If symmetry has no deeper cause than itself, then the cosmos has been structured in the only way possible.

Empirical evidence for the symmetry between order and disorder is hiding in plain sight all around us. In 1999, the Danish physicist Per Bak suggested to a group of neuroscientists that the brain works on the same fundamental principles as a sand-pile. Imagine an hourglass. Grain after grain, sand falls from the top of the hourglass to the bottom. The pile of sand at the bottom of the hourglass becomes increasingly unstable, and at any moment a single grain of sand might cause a small avalanche. When this happens, the base of the sand-pile widens, which increases its overall stability, after which the process repeats itself. Bak observed that the sand-pile maintains order by means of these random and unpredictable avalanches, which is an example of disorder being “harnessed” by the sand-pile as a means of maintaining order. In other words, there is a fundamental interdependence between them. It has been demonstrated that this model can be applied to a wide variety of different phenomena, from financial markets and traffic flows to earthquakes, black holes, and the distribution of galaxies in the universe. 

Another example of order and disorder forming a symmetry can be found in that most random of phenomena, crowd behaviour. Rattigan writes: 

Watching a group of people negotiating a bottleneck at the doors as they filed into a lecture theatre, I observed what I, as a layman, would describe as chaos. But any social scientist will tell us that the behaviour of a cluster of people conforms to broadly predictable patterns, patterns that are determined by factors such as geometric boundary conditions or time gap distributions. It’s these factors which are calibrated in order to improve design elements in lecture halls or theatres. So what I perceive as chaos is, in fact, randomness existing within a framework of order… Life seems to exist at this border between order and randomness.

As the team at Oxford explored symmetry in their different disciplines, we realised just how multifaceted it is. One is aware of it in musical composition as assonance and dissonance, or you might catch sight of it in biology as a transformation that leaves an object unchanged. Frequently it is elegantly simple, whilst occasionally it can be so contradictory as to be almost incomprehensible. It is both orderly and disorderly, logical and illogical, transparent and opaque. But why is symmetry so symmetrical? The conclusion we reached is this: because it conditions its own structure. Whereas all the laws of Nature are built upon certain symmetries, symmetry alone is subject to itself.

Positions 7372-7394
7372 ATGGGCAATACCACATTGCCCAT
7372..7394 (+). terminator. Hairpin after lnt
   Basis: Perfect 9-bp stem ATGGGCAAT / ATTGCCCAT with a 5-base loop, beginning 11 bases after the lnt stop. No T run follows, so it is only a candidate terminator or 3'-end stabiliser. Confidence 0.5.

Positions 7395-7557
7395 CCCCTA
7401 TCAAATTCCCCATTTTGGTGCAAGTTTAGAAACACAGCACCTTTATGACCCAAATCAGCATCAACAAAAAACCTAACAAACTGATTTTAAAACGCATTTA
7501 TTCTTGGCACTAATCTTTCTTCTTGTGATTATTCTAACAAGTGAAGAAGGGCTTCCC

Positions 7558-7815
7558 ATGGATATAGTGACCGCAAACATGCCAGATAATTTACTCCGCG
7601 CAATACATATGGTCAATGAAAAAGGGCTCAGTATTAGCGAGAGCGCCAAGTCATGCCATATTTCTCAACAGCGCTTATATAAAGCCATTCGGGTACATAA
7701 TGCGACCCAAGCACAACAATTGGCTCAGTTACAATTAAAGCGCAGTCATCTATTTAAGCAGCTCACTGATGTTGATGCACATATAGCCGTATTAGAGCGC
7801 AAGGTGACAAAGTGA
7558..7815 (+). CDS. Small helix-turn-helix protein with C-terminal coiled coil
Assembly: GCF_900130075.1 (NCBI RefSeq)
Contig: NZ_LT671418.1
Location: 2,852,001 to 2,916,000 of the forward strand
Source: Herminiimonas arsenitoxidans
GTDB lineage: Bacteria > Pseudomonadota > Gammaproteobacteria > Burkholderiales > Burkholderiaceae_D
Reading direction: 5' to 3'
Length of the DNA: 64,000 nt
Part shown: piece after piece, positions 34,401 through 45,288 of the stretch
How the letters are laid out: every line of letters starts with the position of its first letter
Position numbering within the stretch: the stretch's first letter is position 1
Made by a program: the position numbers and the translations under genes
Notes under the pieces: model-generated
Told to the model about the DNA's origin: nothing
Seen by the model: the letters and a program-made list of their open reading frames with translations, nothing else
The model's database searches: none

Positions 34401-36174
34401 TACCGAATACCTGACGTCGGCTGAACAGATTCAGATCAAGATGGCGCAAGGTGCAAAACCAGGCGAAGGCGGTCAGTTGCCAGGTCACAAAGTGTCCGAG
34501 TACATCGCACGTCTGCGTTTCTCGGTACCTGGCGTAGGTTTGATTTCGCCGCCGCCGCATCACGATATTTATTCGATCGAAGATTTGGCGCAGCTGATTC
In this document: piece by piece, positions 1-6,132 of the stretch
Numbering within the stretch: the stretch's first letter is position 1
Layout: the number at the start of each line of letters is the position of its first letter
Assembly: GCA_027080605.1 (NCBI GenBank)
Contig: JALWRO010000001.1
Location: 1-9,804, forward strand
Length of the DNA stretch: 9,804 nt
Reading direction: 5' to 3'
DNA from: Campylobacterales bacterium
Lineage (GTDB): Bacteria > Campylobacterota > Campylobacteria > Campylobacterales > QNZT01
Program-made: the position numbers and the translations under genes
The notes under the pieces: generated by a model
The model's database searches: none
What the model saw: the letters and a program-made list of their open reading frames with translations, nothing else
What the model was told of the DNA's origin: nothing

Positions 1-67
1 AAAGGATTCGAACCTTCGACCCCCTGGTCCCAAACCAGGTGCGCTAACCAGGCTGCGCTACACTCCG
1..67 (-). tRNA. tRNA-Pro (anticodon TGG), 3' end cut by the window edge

In Nature’s laws, complexity never develops beyond necessity. The best designs are simple, and the best designer is Nature itself. Finding that there is a fundamental symmetry between order and disorder that can run through all our explanations is like discovering a clarification that was always waiting there to be revealed. Whereas this seems at first to be illogical, if symmetry were life’s ordering principle then it would necessarily have infinite reach and encompass everything, including itself. This would create a paradoxical universe of symmetry and asymmetry, of cosmos and chaos. Our universe, in other words — a place of infinite symmetries in which the co-existence of order and disorder is not only in evidence, it is inevitable. If symmetry has no deeper cause than itself, then the cosmos has been structured in the only way possible.